The DEA warning comes on the heels of a Food and Drug Administration announcement that it would begin more closely monitoring imports of the raw materials and bulk shipments of xylazine, also known as “tranq” and “zombie drug.”
Xylazine was first approved by the FDA in 1972 as a sedative and analgesic for use only in animals, but is increasingly being detected in illicit street drugs, and is often mixed with fentanyl, cocaine, and methamphetamine.
The FDA warned in November that naloxone (Narcan) would not reverse xylazine-related overdoses because the tranquilizer is not an opioid. It does suppress respiration and repeated exposures may lead to dependence and withdrawal, said the agency. Users are also experiencing severe necrosis at injection sites.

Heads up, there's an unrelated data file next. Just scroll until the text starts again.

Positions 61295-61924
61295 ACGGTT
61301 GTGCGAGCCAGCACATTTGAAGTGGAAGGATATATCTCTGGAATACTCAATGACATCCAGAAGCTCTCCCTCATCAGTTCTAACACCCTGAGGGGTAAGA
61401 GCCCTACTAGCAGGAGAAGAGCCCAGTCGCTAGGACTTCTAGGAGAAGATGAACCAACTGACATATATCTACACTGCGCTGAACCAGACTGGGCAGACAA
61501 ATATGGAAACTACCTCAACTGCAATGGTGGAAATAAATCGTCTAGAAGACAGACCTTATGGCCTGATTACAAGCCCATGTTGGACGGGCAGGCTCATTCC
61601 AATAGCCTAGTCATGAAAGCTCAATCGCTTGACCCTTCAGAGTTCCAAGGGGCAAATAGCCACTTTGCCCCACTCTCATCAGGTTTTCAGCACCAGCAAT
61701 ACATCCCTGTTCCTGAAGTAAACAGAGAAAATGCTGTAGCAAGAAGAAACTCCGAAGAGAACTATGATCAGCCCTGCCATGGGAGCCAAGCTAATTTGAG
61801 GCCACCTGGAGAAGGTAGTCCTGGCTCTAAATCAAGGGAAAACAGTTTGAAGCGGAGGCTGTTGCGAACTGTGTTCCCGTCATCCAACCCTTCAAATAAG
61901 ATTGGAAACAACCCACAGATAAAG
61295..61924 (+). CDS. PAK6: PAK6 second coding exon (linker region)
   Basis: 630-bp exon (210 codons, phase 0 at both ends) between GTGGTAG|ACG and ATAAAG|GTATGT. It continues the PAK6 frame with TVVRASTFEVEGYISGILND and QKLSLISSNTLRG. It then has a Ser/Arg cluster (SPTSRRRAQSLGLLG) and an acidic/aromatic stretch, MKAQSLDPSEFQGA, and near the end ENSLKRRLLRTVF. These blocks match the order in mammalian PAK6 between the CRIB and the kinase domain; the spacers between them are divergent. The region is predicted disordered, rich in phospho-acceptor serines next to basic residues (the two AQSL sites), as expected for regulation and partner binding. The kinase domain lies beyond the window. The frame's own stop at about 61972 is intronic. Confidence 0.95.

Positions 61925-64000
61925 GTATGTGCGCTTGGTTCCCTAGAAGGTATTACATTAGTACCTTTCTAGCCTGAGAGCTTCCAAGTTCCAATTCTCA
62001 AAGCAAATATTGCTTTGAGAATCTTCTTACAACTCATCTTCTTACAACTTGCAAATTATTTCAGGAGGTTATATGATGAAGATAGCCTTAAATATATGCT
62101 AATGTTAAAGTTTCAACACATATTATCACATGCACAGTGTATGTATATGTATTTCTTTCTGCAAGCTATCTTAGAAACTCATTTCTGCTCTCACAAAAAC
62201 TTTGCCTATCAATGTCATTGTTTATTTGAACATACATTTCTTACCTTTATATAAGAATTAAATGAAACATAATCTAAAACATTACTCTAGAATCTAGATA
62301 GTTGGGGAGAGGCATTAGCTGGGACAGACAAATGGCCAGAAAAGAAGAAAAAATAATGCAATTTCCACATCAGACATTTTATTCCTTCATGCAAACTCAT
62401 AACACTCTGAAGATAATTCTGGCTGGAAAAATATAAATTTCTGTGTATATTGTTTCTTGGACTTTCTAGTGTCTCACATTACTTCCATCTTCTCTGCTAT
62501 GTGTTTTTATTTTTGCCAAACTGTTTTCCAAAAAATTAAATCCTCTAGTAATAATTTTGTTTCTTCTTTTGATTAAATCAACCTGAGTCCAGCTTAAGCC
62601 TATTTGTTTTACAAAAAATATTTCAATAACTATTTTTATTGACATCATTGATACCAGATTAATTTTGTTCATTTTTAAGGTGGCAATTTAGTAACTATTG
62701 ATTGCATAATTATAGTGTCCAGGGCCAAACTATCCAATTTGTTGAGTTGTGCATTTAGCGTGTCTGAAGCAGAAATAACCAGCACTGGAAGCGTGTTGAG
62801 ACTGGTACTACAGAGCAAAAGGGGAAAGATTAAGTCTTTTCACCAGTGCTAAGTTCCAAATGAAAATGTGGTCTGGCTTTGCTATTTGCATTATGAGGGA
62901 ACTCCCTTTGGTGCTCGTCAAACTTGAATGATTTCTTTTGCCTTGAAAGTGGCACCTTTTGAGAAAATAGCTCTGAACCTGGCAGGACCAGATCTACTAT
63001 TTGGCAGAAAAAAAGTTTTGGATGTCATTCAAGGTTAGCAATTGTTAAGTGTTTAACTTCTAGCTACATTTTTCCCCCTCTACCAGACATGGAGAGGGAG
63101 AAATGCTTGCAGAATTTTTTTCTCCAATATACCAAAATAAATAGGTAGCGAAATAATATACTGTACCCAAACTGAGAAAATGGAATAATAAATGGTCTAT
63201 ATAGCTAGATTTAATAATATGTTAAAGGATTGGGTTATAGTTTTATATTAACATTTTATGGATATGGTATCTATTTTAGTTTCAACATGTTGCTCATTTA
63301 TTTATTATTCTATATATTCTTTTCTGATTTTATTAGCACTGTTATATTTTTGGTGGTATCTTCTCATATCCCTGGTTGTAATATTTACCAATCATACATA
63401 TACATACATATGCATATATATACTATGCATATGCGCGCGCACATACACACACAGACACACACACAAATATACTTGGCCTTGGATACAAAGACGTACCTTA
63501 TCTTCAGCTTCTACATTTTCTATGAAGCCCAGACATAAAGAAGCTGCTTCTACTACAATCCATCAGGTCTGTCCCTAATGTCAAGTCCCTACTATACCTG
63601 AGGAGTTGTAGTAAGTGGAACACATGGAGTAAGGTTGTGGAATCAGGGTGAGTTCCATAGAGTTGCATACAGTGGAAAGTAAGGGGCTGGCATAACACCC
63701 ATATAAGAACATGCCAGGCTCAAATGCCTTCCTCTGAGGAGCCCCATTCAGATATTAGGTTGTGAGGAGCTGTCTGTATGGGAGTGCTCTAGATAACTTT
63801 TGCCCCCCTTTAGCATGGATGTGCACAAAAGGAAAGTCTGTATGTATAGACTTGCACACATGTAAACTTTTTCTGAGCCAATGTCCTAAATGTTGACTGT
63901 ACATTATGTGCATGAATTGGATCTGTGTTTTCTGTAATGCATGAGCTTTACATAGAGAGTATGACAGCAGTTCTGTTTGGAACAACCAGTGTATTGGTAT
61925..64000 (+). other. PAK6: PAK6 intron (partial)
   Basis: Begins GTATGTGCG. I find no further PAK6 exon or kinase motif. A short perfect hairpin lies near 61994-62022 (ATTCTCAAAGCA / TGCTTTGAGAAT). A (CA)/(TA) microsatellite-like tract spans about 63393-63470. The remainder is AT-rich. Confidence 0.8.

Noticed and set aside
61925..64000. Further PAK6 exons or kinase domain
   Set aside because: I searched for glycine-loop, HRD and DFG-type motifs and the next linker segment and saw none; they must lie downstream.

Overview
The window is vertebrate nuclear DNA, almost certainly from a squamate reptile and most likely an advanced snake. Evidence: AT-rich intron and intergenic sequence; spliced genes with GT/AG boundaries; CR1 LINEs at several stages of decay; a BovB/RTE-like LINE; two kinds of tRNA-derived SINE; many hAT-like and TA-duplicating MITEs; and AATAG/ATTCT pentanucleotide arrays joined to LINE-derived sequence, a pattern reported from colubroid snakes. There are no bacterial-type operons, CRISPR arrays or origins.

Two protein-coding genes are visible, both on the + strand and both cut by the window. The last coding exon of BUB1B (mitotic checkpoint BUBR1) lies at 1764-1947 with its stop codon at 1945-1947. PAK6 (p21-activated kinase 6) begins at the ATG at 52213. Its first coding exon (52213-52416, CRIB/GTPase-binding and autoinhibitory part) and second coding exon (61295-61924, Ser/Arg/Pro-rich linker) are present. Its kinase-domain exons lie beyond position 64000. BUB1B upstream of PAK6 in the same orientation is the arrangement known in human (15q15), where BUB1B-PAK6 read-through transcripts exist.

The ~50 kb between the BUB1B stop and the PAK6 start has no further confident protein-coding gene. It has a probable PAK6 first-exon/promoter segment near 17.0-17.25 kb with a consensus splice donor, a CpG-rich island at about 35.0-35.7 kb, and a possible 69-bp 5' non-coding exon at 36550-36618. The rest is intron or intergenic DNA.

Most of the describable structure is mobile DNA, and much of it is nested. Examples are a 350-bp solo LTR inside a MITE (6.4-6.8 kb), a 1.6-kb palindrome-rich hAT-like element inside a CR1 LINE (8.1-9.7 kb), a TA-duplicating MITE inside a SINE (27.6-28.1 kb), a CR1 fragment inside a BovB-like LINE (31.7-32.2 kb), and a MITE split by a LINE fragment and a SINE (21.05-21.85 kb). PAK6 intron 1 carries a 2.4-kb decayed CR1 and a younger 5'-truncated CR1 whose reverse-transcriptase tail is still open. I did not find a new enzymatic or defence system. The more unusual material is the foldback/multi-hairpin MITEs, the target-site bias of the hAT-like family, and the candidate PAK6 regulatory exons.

“Xylazine is making the deadliest drug threat our country has ever faced, fentanyl, even deadlier,” said DEA Administrator Anne Milgram in a statement. “The DEA Laboratory System is reporting that in 2022 approximately 23% of fentanyl powder and 7% of fentanyl pills seized by the DEA contained xylazine.”
Xylazine use has spread quickly, from its start in the Philadelphia area to the Northeast, the South, and most recently the West.
Citing data from the Centers for Disease Control and Prevention, the DEA said that 66% of the 107,735 overdose deaths for the year ending August 2022 involved synthetic opioids such as fentanyl. The DEA said that the Sinaloa Cartel and Jalisco Cartel in Mexico, using chemicals sourced from China, are primarily responsible for trafficking fentanyl in the United States.
A version of this article originally appeared on Medscape.com.